Earlier this month, "Hour of Code" Week was celebrated in Israel and internationally. It’s a global initiative that lets kids experience one hour of writing code as they learn about the world of hi-tech and technological innovation in an experiential and fun way.
Limor Harari, head of the Department of Innovation and Technology at Gordon College, which trains teachers, says that learning to code is now a basic life skill.
Coding helps kids develop computational and critical thinking along with original creative expression. Kids are required to think about a problem, break it down into small action steps and find ways to produce solutions.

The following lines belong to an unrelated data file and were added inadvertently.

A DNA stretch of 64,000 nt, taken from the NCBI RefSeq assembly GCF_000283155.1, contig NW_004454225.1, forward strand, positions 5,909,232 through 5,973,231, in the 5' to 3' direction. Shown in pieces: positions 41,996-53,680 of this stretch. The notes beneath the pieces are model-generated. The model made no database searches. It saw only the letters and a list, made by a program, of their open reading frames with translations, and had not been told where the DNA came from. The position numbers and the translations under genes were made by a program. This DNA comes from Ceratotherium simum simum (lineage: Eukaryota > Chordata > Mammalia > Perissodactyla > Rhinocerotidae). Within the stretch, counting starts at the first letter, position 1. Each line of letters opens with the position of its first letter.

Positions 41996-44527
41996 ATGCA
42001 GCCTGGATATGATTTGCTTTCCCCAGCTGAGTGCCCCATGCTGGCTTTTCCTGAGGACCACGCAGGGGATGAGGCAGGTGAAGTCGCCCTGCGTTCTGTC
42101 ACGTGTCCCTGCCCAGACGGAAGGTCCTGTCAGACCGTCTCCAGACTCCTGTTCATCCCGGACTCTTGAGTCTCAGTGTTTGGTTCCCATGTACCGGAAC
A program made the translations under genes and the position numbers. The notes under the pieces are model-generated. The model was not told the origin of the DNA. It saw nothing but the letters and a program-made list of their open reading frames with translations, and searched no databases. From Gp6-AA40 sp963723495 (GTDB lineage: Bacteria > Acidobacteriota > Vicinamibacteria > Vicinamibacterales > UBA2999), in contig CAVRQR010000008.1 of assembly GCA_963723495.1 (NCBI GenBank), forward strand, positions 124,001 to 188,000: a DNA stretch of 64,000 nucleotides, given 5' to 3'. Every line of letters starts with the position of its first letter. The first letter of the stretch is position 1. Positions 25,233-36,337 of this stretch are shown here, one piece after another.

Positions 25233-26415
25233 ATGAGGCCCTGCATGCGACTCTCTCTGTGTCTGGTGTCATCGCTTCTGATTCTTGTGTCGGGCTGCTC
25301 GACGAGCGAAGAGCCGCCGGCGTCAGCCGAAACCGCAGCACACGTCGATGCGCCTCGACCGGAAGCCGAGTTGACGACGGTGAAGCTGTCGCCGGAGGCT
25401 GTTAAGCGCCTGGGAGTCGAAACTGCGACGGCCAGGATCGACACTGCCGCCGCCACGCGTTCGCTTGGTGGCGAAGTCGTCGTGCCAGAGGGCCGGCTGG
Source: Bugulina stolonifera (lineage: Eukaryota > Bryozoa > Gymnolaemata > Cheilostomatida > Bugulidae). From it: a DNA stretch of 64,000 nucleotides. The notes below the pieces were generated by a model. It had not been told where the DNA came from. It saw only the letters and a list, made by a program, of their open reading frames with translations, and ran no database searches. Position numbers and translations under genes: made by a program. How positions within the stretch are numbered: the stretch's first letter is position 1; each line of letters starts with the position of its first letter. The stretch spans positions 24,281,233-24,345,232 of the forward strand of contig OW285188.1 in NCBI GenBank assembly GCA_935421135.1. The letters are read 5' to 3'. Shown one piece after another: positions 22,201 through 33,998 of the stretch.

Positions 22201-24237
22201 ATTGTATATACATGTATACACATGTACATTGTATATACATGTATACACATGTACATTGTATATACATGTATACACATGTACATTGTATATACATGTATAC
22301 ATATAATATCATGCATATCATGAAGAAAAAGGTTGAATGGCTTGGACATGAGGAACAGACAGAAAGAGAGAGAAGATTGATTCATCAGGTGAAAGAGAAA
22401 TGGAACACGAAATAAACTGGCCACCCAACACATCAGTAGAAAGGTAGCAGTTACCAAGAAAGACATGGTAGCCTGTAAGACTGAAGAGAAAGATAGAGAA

How can robots help kids learn?
Kids start to learn to code not with a computer but with robots, which look like toys and allow programming of simple directions by kids as young as four. One robot is Blue-bot, the coding ladybug, designed for kids aged four and up.
It can be programmed to move using the arrows on its back or using a block programming language on a computer, iPad or smartphone.
BeeBot is designed to be used by kids. The small, colorful, easy-to-operate robot is used for sequence teaching, assessment, problem-solving and play. The See & Say feature gives BeeBot voice and perception. It can also recognize and respond with a beep or pre-recorded message when encountering another BeeBot or a Blue-Bot.
Not only "animals" help children to code; there’s also a special programmable robotic all-terrain vehicle which is used on grass and sand.
Students can set how fast the robot moves. It also has an obstacle sensor that can be turned on and off which will detect obstacles in front of the robot and flip and rotate it 45 degrees before continuing to operate.